Category: Professional Posters
Purpose: In the United States, pneumonia is the second most common cause of hospitalization and is a leading cause of infectious death. Macrolide and beta-lactam resistance, combined with safety concerns associated with fluoroquinolones, have created a need for new treatment options for community-acquired bacterial pneumonia (CABP). Lefamulin, a first-in-class systemic pleuromutilin antibiotic in development for IV and oral treatment of CABP in adults, was evaluated in 2 global noninferiority phase 3 trials (LEAP 1 and LEAP 2). We report efficacy and safety from pooled study data stratified by geographic region.
Methods: In LEAP 1, adults with CABP (Pneumonia Outcomes Research Team [PORT] risk class III‒V) received lefamulin 150 mg IV q12h for 5‒7 days or moxifloxacin 400 mg IV q24h for 7 days, with optional IV-to-oral switch (600 mg lefamulin q12h or 400 mg moxifloxacin q24h). In LEAP 2, adults with CABP (PORT II‒IV) received lefamulin 600 mg oral q12h for 5 days or moxifloxacin 400 mg oral q24h for 7 days. Both studies assessed the early clinical response (ECR) at 96±24 hours after first study drug dose in the intent-to-treat (ITT; all randomized patients) population (US Food and Drug Administration [FDA] primary endpoint) and the investigator assessment of clinical response (IACR) at test-of-cure (TOC) 5‒10 days after last study drug dose in the modified ITT (mITT; received ≥1 dose of study drug) and the clinically evaluable (CE; required to meet predefined evaluability criteria) populations (European Medicines Agency [EMA] coprimary endpoints). Pooled analyses used a 10% noninferiority margin. The study protocol and amendments were approved by an independent ethics committee or institutional review board at each study site, and every patient (or legally authorized representative) provided written informed consent.
Results: In the ITT population, 1289 patients were randomized to lefamulin/moxifloxacin (non-European Union Europe [non-EUE], n=313/313; EU, n=175/155; Rest of World [RoW], n=103/118; Latin America [LA], n=42/44; United States [USA], n=13/13). For ECR, lefamulin was noninferior to moxifloxacin (pooled rates: lefamulin 89.3% [577/646] vs moxifloxacin 90.5% [582/643]; difference –1.1%; 95% confidence interval [CI] −4.4%, 2.2%). ECR rates in both groups by geographic region were: non-EUE (lefamulin 88.5% vs moxifloxacin 92.0%), EU (90.3% vs 92.3%), RoW (90.3% vs 85.6%), LA (97.6% vs 90.9%), USA (61.5% vs 76.9%). For IACR success at TOC, lefamulin was noninferior to moxifloxacin in the mITT population (lefamulin 85.0% [545/641] vs moxifloxacin 87.1% [558/641]; difference −2.2%; 95% CI −5.9%, 1.6%), with high response rates in both treatment groups regardless of geographic region: non-EUE (lefamulin 84.6% vs moxifloxacin 90.1%), EU (84.3% vs 84.4%), RoW (84.5% vs 86.3%), LA (92.9% vs 79.5%), USA (84.6% vs 76.9%). IACR results in the CE-TOC population were similar. Treatment-emergent adverse event (TEAE) incidences for lefamulin/moxifloxacin were 34.9%/30.4% overall and by region (non-EUE: 28.0%/21.7%; EU: 37.2%/36.4%; RoW: 44.7%/43.6%; LA: 45.2%/27.3; USA: 61.5%/61.5%). Gastrointestinal disorders were the most frequently reported TEAEs, both overall and by region; diarrhea, nausea, and vomiting trended as most frequent events.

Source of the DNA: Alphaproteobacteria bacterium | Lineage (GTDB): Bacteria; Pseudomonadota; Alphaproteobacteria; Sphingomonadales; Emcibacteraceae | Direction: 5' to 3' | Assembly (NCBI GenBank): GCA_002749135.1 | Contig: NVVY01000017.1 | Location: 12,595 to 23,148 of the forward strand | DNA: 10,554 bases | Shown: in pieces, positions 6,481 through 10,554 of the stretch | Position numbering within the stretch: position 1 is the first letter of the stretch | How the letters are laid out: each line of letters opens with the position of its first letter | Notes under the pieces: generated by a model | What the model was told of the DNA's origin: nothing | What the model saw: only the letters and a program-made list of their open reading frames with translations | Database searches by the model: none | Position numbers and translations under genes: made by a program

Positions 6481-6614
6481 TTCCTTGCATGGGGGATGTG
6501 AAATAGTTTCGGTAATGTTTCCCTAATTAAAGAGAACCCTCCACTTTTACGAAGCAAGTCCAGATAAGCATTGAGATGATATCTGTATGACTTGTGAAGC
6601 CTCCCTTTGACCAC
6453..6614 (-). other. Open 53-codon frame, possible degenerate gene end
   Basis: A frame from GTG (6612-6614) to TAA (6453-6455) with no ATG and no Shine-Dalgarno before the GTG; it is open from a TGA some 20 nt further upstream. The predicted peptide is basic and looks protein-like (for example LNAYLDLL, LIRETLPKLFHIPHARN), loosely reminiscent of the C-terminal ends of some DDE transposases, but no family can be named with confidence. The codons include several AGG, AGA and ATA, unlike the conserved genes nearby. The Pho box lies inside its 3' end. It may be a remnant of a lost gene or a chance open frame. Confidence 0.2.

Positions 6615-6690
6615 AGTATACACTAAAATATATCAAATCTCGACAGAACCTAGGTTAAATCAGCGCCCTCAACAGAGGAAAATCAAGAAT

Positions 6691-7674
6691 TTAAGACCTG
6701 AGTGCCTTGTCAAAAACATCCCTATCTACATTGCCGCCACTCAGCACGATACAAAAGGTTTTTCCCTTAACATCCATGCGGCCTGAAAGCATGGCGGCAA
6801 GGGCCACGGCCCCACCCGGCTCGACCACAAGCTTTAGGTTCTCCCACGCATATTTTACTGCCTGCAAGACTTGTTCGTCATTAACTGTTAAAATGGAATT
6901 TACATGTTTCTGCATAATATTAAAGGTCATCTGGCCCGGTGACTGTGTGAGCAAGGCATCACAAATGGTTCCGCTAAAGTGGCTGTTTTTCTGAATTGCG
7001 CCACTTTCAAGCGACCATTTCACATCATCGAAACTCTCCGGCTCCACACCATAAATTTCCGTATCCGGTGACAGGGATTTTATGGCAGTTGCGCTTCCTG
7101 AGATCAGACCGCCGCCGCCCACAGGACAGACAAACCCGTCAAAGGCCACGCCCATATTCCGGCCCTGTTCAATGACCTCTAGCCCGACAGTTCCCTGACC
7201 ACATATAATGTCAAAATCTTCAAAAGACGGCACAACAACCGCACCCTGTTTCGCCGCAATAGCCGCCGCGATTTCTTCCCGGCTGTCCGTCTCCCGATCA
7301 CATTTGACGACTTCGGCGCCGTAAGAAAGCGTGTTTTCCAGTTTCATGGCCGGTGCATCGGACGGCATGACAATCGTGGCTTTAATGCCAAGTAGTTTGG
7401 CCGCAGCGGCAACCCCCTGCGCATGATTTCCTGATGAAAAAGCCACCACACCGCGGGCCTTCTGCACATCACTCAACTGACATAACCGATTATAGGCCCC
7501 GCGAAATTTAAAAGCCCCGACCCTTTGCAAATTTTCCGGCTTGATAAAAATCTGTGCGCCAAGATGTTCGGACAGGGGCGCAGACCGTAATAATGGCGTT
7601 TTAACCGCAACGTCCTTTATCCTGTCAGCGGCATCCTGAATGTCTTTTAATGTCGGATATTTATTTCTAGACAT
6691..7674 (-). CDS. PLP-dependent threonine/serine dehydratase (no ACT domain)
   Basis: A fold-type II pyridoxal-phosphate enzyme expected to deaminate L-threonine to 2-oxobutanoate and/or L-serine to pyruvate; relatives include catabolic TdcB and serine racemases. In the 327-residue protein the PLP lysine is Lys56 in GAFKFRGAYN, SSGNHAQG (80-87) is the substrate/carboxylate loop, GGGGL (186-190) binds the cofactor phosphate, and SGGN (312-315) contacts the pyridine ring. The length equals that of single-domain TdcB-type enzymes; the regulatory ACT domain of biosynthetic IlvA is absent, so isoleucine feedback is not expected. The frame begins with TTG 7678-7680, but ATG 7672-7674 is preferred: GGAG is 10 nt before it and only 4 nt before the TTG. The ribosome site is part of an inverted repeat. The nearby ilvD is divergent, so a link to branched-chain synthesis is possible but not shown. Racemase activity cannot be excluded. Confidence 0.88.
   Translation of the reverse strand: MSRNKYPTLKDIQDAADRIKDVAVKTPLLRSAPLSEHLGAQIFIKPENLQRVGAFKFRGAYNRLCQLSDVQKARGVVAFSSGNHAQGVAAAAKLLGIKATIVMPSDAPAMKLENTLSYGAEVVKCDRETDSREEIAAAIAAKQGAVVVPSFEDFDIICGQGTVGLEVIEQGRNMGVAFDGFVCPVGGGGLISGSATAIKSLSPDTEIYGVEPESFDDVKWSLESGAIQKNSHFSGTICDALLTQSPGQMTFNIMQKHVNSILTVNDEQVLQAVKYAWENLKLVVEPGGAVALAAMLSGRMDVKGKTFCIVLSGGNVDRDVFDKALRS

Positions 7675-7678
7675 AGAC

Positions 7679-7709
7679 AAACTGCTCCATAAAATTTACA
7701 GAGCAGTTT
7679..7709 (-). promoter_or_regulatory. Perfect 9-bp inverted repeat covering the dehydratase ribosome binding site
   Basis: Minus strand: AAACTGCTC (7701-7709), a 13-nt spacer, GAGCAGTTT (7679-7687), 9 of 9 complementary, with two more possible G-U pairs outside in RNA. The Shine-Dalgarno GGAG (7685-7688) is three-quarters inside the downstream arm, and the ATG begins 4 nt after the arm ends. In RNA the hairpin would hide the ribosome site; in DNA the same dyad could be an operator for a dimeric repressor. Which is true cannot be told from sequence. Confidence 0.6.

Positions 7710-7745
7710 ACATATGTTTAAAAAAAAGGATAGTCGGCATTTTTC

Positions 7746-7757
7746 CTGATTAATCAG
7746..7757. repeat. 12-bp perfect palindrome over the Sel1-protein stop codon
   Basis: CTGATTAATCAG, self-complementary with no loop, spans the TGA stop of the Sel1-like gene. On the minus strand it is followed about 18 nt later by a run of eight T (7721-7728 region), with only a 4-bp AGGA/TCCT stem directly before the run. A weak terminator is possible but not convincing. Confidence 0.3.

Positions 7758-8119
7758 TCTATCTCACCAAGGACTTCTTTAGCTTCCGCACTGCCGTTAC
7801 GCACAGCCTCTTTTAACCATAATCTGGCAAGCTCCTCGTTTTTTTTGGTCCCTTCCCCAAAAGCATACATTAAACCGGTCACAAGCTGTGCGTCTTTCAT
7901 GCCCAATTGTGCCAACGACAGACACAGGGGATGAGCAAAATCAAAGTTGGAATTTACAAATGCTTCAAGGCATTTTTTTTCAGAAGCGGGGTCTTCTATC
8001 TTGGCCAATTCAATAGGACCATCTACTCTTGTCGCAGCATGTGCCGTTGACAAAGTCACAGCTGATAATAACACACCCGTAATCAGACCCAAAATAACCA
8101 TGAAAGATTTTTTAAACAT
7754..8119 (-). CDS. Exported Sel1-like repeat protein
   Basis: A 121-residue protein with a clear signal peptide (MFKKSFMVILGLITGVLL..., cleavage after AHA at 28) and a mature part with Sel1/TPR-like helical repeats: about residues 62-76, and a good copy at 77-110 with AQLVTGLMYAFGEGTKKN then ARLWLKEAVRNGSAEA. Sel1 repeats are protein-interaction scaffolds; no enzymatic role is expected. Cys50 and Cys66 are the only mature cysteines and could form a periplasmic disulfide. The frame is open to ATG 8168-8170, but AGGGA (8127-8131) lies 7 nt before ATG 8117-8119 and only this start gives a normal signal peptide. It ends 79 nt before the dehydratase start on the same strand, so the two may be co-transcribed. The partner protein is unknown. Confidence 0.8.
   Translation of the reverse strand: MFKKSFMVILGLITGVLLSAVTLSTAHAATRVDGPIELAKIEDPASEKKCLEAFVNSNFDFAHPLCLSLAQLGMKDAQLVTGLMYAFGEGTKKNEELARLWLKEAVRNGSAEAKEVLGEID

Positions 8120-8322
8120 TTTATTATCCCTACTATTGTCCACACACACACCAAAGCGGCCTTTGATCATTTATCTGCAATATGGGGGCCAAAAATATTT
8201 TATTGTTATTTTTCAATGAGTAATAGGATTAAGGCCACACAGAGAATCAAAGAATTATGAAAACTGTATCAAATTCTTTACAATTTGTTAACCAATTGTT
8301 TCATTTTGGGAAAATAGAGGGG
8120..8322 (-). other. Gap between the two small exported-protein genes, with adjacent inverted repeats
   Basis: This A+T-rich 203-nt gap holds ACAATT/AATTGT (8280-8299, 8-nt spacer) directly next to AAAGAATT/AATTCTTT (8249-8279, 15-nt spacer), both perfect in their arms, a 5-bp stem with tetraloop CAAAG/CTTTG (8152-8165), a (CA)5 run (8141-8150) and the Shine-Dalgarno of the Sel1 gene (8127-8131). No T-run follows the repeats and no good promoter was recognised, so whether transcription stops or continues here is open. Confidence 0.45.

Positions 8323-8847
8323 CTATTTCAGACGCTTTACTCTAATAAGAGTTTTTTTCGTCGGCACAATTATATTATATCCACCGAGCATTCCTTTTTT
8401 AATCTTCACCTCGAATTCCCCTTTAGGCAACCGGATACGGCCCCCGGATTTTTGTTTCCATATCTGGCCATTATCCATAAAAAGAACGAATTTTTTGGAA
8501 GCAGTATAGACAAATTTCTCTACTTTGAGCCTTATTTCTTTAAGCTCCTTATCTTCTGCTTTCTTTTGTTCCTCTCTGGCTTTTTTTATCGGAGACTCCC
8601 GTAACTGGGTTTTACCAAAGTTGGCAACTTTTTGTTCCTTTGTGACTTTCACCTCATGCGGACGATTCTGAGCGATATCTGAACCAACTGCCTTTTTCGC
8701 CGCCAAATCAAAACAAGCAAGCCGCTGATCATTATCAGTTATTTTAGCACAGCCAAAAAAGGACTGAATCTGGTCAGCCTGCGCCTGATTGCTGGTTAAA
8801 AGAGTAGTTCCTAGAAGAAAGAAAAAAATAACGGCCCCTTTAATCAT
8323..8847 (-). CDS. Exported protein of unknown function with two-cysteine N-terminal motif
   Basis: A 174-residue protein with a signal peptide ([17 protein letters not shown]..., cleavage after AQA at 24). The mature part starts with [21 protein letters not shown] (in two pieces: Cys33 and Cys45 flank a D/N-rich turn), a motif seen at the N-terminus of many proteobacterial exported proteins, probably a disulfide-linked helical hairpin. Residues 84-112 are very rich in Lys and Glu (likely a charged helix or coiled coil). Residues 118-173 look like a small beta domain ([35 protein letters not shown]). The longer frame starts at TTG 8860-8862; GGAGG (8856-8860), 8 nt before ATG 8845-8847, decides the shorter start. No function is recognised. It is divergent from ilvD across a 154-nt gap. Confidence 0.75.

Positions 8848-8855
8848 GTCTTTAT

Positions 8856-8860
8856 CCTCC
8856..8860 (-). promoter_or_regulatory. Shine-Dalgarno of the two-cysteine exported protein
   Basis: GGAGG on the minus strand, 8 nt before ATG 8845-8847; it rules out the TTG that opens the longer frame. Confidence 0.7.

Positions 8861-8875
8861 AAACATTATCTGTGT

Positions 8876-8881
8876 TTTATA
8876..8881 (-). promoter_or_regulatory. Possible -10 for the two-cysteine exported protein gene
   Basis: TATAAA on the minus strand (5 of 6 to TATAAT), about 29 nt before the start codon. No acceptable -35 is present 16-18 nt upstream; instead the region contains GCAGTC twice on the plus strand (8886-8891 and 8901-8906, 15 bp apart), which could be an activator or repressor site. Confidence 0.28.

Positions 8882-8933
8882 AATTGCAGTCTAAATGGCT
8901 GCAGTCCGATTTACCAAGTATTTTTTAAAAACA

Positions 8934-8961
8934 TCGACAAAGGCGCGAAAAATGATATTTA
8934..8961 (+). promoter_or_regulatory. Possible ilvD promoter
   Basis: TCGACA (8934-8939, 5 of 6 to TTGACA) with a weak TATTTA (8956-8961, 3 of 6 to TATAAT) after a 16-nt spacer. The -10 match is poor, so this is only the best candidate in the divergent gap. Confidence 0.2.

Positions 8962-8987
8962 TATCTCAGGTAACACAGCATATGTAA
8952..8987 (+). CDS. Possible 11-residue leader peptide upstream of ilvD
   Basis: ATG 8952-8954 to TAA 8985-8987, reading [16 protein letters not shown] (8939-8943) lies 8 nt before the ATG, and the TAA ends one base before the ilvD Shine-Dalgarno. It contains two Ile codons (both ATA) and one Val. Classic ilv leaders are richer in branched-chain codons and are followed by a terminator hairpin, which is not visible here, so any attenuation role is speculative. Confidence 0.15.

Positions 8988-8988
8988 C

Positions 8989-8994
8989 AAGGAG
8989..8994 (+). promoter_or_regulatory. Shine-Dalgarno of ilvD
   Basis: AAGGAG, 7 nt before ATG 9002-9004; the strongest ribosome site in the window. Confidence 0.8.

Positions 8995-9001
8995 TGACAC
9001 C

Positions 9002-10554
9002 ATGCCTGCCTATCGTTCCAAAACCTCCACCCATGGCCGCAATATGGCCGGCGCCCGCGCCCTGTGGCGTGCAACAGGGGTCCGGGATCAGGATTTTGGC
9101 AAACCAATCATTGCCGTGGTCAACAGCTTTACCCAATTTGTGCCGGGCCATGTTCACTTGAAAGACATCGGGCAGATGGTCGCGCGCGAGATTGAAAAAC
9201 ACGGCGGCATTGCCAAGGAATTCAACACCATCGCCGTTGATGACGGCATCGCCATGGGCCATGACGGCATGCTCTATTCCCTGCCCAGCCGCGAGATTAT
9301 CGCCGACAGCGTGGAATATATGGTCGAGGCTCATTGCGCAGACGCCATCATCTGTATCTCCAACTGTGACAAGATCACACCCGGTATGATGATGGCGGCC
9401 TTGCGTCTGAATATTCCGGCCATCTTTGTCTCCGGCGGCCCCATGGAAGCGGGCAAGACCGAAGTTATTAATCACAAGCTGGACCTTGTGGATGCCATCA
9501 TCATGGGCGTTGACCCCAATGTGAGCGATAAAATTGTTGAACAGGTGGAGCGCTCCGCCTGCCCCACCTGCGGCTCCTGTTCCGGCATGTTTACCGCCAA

Conclusion: In pooled analyses of the LEAP 1 and LEAP 2 pivotal phase 3 trials that enrolled patients with CABP (PORT risk class II−V), lefamulin was noninferior to moxifloxacin for both the FDA primary endpoint (ECR) and EMA primary endpoint (IACR success at TOC). Efficacy rates with both lefamulin and moxifloxacin were high and similar across all geographic regions, although the number of patients enrolled from the USA was small. Safety/tolerability were similar between treatment groups and across geographic regions. Lefamulin, a first-in-class pleuromutilin, offers a promising alternative to fluoroquinolones as an IV and/or oral monotherapy for empiric treatment of CABP.